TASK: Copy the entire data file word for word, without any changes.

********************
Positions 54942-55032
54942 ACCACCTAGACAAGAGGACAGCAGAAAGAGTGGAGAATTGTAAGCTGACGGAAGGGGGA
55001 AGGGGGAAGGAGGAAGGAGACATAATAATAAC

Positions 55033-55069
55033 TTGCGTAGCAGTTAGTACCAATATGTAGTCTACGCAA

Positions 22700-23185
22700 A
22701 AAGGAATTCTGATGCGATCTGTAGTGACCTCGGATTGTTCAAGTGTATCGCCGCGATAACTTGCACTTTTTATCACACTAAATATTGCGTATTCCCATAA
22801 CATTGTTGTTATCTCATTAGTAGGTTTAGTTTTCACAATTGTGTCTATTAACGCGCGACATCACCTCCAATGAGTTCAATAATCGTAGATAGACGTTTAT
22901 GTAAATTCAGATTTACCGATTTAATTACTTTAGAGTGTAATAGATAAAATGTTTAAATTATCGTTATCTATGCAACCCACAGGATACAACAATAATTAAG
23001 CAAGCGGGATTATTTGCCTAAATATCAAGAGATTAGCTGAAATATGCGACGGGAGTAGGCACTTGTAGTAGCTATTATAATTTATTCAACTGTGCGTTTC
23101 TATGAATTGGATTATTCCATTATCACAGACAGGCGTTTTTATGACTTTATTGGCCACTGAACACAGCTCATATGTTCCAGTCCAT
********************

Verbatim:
Positions 54942-55032
54942 ACCACCTAGACAAGAGGACAGCAGAAAGAGTGGAGAATTGTAAGCTGACGGAAGGGGGA
55001 AGGGGGAAGGAGGAAGGAGACATAATAATAAC

Positions 55033-55069
55033 TTGCGTAGCAGTTAGTACCAATATGTAGTCTACGCAA

Positions 22700-23185
22700 A
22701 AAGGAATTCTGATGCGATCTGTAGTGACCTCGGATTGTTCAAGTGTATCGCCGCGATAACTTGCACTTTTTATCACACTAAATATTGCGTATTCCCATAA
22801 CATTGTTGTTATCTCATTAGTAGGTTTAGTTTTCACAATTGTGTCTATTAACGCGCGACATCACCTCCAATGAGTTCAATAATCGTAGATAGACGTTTAT
22901 GTAAATTCAGATTTACCGATTTAATTACTTTAGAGTGTAATAGATAAAATGTTTAAATTATCGTTATCTATGCAACCCACAGGATACAACAATAATTAAG
23001 CAAGCGGGATTATTTGCCTAAATATCAAGAGATTAGCTGAAATATGCGACGGGAGTAGGCACTTGTAGTAGCTATTATAATTTATTCAACTGTGCGTTTC
23101 TATGAATTGGATTATTCCATTATCACAGACAGGCGTTTTTATGACTTTATTGGCCACTGAACACAGCTCATATGTTCCAGTCCAT